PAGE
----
Kaca, the son of the learned celestial priest Brhaspati, had been a student of Sukracarya, from whom he had learned the art of reviving a man who has died untimely. This art, called mrta-sanjivani, was especially used during wartime
SB Canto 9
Because of falling in the well, I met you. Indeed, this has been arranged by providence. After I cursed Kaca, the son of the learned scholar Bṛhaspati, he cursed me by saying that I would not have a brāhmaṇa for a husband. Therefore, O mighty-armed one, there is no possibility of my becoming the wife of a brāhmaṇa.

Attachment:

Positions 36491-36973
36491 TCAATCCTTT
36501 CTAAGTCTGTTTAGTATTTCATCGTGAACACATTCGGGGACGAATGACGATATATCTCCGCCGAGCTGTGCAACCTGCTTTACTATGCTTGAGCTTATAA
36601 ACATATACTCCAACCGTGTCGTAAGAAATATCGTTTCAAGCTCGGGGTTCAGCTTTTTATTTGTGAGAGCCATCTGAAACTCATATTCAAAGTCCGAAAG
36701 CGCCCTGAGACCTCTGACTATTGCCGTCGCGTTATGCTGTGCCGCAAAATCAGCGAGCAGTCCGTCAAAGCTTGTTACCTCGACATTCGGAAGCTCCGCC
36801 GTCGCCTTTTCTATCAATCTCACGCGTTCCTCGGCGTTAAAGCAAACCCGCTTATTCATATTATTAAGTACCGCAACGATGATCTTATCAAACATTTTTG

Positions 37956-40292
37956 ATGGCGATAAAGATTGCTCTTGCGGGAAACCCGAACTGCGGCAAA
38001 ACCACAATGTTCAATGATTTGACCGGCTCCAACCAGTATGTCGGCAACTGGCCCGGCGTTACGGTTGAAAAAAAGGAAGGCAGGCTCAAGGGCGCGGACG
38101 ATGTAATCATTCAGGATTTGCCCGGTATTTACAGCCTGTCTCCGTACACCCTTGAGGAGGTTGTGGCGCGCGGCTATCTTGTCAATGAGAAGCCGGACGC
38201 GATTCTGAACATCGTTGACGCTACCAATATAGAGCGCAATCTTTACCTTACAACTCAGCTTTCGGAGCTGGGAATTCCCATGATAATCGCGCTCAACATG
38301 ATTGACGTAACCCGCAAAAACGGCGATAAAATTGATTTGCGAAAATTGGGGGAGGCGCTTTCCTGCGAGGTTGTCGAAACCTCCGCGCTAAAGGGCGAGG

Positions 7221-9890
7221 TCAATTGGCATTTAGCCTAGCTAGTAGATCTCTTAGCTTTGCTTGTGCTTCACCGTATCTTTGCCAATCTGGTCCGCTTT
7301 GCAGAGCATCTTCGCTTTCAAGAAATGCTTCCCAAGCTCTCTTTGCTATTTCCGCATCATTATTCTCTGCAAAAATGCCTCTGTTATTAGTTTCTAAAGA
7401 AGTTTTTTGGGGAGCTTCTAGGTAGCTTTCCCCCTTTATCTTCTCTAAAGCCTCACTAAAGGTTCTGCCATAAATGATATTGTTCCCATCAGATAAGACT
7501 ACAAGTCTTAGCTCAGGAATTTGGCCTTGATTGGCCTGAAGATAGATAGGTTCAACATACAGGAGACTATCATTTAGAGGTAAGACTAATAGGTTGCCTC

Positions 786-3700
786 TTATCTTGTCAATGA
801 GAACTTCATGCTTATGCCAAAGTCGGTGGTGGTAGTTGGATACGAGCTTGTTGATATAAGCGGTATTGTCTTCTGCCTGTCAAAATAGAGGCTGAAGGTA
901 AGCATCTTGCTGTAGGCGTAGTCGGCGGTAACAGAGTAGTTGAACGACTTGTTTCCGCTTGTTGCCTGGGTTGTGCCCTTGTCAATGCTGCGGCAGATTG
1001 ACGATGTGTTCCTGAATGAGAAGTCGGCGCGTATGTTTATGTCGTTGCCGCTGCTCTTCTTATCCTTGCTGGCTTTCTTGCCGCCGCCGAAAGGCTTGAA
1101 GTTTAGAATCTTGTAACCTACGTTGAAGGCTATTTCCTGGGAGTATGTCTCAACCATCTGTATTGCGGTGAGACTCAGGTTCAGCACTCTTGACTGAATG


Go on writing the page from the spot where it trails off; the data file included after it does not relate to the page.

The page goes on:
Kaca, the son of the learned celestial priest Bṛhaspati, had been a student of Śukrācārya, from whom he had learned the art of reviving a man who has died untimely. This art, called mṛta-sañjīvanī, was especially used during wartime. When there was a war, soldiers would certainly die untimely, but if a soldier's body was intact, he could be brought to life again by this art of mṛta-sañjīvanī. This art was known to Śukrācārya and many others, and Kaca, the son of Bṛhaspati, became Śukrācārya's student to learn it. Devayānī desired to have Kaca as her husband, but Kaca, out of regard for Śukrācārya, looked upon the guru's daughter as a respectable superior and therefore refused to marry her. Devayānī angrily cursed Kaca by saying that although he had learned the art of mṛta-sañjīvanī from her father, it would be useless. When cursed in this way, Kaca retaliated by cursing Devayānī never to have a husband who was a brāhmaṇa. Because Devayānī liked Yayāti, who was a kṣatriya, she requested him to accept her as his bona fide wife. Although this would be pratiloma-vivāha, a marriage between the daughter of a high family and the son of a lower family, she explained that this arrangement was made by providence.